Fortunately, my boss (his asst.) was more optimistic (and devious). So without telling the Mgr. we used the techniques on my half of a major project (100+ programs). Mine took longer to design and write than the old model used by the other programmer. The salesman was ticked. Mine took less time to test and debug and never failed in the next three years; the same could definitely not be said of those written using the spaghetti model.
But you do take your (professional) life in your hands when you buck management (for lack of a better term [and one appropriate for mixed company] right now). I have, also, been in situations where the above scenario would have gotten my butt canned in a nanosecond.
Fear is a good thing. It keeps most people from jumping out of airplanes without a parachute (and the majority of us from even considering it with one). The key, though, as my grandfather taught me, is to control fear, not let it control you. Most of the inhibitors of RPGIV and the new techniques are afraid (of various things) in my opinion.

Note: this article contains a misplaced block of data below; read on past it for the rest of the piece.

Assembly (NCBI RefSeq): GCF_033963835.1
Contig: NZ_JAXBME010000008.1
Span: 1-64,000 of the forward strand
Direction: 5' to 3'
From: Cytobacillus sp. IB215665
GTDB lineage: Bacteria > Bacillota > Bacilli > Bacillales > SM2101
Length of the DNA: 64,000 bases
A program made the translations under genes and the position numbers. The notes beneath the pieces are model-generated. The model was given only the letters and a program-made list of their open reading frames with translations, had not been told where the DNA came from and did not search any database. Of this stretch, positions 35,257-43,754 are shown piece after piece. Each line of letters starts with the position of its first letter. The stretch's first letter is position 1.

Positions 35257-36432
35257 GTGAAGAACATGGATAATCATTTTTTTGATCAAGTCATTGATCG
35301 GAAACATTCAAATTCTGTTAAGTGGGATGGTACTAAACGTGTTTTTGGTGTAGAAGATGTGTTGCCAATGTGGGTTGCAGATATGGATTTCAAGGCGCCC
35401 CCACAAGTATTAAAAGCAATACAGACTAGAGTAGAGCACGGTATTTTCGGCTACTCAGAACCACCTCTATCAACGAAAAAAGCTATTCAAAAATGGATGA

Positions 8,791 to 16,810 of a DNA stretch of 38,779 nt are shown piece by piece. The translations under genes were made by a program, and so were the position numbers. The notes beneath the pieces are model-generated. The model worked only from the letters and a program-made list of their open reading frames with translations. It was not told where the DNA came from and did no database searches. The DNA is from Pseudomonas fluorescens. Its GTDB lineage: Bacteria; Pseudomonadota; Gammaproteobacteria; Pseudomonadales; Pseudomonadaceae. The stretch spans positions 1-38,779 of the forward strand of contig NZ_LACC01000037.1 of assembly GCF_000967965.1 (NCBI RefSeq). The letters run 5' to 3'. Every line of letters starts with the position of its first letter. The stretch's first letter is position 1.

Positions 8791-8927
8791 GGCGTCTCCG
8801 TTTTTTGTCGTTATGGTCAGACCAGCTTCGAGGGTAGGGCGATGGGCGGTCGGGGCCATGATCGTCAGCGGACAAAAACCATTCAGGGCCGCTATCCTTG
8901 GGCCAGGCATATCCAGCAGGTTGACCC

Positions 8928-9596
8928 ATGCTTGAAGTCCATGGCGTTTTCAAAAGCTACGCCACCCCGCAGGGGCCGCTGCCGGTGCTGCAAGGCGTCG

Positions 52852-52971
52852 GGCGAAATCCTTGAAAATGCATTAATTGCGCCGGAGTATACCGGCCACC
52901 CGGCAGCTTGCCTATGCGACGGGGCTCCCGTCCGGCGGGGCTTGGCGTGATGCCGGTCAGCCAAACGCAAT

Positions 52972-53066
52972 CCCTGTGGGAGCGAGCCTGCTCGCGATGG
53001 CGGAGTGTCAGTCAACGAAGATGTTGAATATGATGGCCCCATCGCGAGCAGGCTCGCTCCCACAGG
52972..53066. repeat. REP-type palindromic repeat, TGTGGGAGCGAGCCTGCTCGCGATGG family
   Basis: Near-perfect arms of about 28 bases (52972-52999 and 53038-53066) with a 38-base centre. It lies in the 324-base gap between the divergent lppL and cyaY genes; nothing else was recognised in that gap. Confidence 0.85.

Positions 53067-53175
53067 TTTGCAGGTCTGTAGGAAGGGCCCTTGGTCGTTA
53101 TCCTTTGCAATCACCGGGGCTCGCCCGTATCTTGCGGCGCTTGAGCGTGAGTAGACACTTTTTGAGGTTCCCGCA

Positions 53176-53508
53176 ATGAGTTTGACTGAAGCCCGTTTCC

* Jerry C. Adams *IBM System i5/iSeries Programmer/Analyst B&W Wholesale Distributors, Inc.* * voice 615.995.7024 fax 615.995.1201 email jerry@xxxxxxxxxxxxxxx <mailto:jerry@xxxxxxxxxxxxxxx> Jon Paris wrote:
>> My boss once said we may start using subprocedures soon. My reply was I already am. Good for you! It always amazes me that in the System i RPG universe we have to "prove" the value of modular programming techniques before we can use them. Since every other programming language has used them extensively and effectively for eons it seems to me it should just be common sense. Jon Paris Partner400www.Partner400.com